No. 3616-2-III.

29 Wn. App. 86 (1981)

627 P.2d 581


The Court of Appeals of Washington, Division Three.

April 23, 1981.

Attorney(s) appearing for the Case

Paul A. Klasen, Jr., Prosecuting Attorney, and Robert M. Boggs, Deputy, for appellant.

Monty Hormel, for respondent.


The State appeals a dismissal of a third degree assault charge arising when the defendant, Jerold Williams, struck a policeman to avoid a warrantless arrest. The trial court held defendant could not have committed the offense charged because the third degree assault statute, RCW 9A.36.030, applies only to assaults "committed with intent to prevent or resist the execution of any lawful process or mandate of any court officer, or the lawful apprehension or detention of a person by appropriate order or direction of a court officer." In other words, the court held the statute applies only to an arrest pursuant to warrant or other court process. We disagree and reverse.

The parties agree that the defendant was arrested by three police officers for traffic violations allegedly committed in their presence. The parties also agree that the arrest was warrantless, the defendant assaulted one of the officers during arrest, and the assault did not amount to assault in the first or second degree.

Upon dismissal of the assault charge, defendant pleaded guilty to two traffic violations which were also charged. No appeal is taken therefrom.

Laws of 1975, 1st Ex. Sess., ch. 260, § 9A.36.030, p. 8351 (the former RCW 9A.36.030) was applicable at the time this charge was made and read as follows:

(1) Every person who, under circumstances not amounting to assault in either the first or second degree, shall assault another with intent to prevent or resist the execution of any lawful process or mandate of any court officer, or the lawful apprehension or detention of himself or another person shall be guilty of assault in the third degree. (2) Assault in the third degree is a Class C felony.

The defendant raised two arguments in the trial court: (a) the statute was unconstitutionally vague; and (b) to be constitutional, the phrase "lawful apprehension or detention of ... [a] person" must relate to apprehension or detention by order of a court officer or judicial officer, and did not apply to warrantless arrest by any law enforcement officer. The trial court declined to find the statute constitutionally vague, but agreed with the defendant's second argument.

[1] Statutes must be interpreted according to their plain meaning to give effect to legislative intent. Pacific First Fed. Sav. & Loan Ass'n v. State, 92 Wn.2d 402, 598 P.2d 387 (1979). If the statutory language is clear, the courts will not further interpret the statute. Griffin v. Department of Social & Health Servs., 91 Wn.2d 616, 590 P.2d 816 (1979). Here, the State challenges the court's ruling; we respond to the defendant's contentions supporting that ruling.

First, Williams contends the statute is void for vagueness because under RCW 9A.16.0202 there are many instances when the use of force is lawful other than by a police officer in an arrest situation. These instances include disciplining children, preventing mental patients from harming themselves, and expelling unruly passengers from public conveyances. Williams suggests RCW 9A.36.030 is so broad, any touching which occurred in these situations would subject the children, patients or passengers to third degree assault charges, a result he argues is impermissible. He thus suggests the only reasonable interpretation of RCW 9A.36.030 is one so narrow as to exclude even warrantless arrest, and that any other interpretation would be so broad as to be unconstitutional.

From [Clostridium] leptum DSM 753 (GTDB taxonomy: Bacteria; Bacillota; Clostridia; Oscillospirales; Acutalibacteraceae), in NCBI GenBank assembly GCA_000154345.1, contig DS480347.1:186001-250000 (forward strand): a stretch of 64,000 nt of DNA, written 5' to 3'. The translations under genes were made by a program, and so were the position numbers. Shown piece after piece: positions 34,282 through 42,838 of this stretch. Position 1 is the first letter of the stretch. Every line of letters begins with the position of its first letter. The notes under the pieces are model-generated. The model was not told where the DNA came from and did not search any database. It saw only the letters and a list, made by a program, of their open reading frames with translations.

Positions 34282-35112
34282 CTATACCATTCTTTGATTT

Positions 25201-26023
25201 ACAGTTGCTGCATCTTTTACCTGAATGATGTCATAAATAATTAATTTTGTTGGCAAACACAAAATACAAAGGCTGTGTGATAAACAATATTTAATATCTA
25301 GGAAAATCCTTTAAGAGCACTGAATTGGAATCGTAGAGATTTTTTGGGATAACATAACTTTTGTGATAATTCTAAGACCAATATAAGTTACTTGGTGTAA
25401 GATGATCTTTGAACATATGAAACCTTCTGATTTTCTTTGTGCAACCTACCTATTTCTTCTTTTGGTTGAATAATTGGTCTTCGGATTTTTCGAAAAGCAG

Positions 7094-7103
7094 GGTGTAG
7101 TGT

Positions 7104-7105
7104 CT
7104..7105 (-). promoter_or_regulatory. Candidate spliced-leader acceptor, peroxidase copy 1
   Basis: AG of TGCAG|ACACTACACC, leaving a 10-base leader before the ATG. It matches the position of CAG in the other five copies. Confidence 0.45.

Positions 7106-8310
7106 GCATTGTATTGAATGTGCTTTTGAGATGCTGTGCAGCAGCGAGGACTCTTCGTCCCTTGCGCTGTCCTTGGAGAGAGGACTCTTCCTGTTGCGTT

[2, 3] The State urges that RCW 9A.36.030 be limited to assaults upon a law enforcement officer occurring during a "lawful apprehension or detention" to avoid an overbroad interpretation. We agree. Lawful "apprehension" and "detention" are forms of an arrest, yet different from mere custody and arise in situations involving either court process or any lawfully exercised arrest. Furthermore, the use of force in regard to children, mental patients, or citizen arrests does not amount to "an apprehension" or "detention" in the context of this statute. As noted in State v. Jury, 19 Wn.App. 256, 269, 576 P.2d 1302 (1978), the purpose of the legislation is to prevent assaultive behavior which interferes with an officer's lawful obligation to insure a peaceful and orderly custody. Furthermore, although the statute may be vague or potentially vague as to some conduct, it may be constitutionally applied to one whose conduct clearly falls within the constitutional "core" of the statute. State v. Zuanich, 92 Wn.2d 61, 593 P.2d 1314 (1979); State v. Hood, 24 Wn.App. 155, 158, 600 P.2d 636 (1979). Given the facts admitted for the purpose of the motion, the defendant's conduct meets this criteria.3

[4] Secondly, Williams argues two canons of statutory construction in support of his contention that third degree assault must be limited to resisting arrest authorized by warrant only. First, he argues the doctrine of ejusdem generis —

general terms appearing in a statute in connection with precise, specific terms, shall be accorded meaning and effect only to the extent that the general terms suggest items or things similar to those designated by the precise or specific terms. In other words, the precise terms modify, influence or restrict the interpretation or application of the general terms where both are used in sequence or collocation in legislative enactments.